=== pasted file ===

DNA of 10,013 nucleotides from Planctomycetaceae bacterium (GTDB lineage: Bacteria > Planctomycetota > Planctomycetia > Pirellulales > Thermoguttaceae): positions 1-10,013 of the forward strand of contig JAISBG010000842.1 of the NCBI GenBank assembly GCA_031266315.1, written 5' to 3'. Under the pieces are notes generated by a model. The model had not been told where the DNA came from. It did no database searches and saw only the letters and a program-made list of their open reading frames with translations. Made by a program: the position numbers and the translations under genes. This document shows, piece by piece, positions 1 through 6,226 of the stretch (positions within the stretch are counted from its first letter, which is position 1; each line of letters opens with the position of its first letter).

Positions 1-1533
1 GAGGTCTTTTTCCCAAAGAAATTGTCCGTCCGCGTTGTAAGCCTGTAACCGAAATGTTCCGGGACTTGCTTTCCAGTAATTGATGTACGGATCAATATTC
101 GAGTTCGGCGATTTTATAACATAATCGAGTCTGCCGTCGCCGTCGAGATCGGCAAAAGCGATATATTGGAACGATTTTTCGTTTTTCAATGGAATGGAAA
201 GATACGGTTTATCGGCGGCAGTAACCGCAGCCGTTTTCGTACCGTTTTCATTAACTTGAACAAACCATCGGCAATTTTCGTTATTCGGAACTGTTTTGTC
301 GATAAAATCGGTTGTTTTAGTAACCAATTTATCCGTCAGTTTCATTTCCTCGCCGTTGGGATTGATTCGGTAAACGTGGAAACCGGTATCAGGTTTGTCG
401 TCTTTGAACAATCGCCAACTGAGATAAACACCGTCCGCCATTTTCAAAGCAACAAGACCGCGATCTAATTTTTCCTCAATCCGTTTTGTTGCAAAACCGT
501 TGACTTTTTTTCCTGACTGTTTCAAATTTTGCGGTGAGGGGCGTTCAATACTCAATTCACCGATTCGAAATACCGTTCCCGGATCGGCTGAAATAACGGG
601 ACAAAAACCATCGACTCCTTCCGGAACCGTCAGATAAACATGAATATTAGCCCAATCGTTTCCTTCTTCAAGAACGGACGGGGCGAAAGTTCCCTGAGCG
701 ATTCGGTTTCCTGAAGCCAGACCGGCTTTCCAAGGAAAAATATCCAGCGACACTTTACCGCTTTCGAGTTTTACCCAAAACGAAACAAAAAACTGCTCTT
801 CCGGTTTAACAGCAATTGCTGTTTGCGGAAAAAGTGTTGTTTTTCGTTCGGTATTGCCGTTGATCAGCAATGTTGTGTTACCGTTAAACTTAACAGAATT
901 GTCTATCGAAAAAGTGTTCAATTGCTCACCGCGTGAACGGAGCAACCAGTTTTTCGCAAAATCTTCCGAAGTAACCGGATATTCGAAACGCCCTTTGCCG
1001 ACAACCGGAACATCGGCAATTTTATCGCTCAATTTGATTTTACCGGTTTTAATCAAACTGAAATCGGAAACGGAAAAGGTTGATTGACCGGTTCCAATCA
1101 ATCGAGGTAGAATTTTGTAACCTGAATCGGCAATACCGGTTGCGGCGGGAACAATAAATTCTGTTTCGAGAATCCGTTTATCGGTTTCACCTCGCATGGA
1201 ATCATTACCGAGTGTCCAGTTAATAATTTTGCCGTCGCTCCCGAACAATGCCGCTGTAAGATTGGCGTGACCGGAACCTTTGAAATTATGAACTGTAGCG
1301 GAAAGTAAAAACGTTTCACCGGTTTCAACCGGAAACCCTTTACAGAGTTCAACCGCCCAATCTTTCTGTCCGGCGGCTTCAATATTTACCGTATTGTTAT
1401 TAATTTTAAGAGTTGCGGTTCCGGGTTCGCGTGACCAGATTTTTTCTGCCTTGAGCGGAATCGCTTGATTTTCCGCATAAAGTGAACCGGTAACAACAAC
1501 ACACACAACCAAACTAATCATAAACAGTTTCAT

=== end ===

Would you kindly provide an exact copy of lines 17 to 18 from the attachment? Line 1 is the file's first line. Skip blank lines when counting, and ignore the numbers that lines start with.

1401 TAATTTTAAGAGTTGCGGTTCCGGGTTCGCGTGACCAGATTTTTTCTGCCTTGAGCGGAATCGCTTGATTTTCCGCATAAAGTGAACCGGTAACAACAAC
1501 ACACACAACCAAACTAATCATAAACAGTTTCAT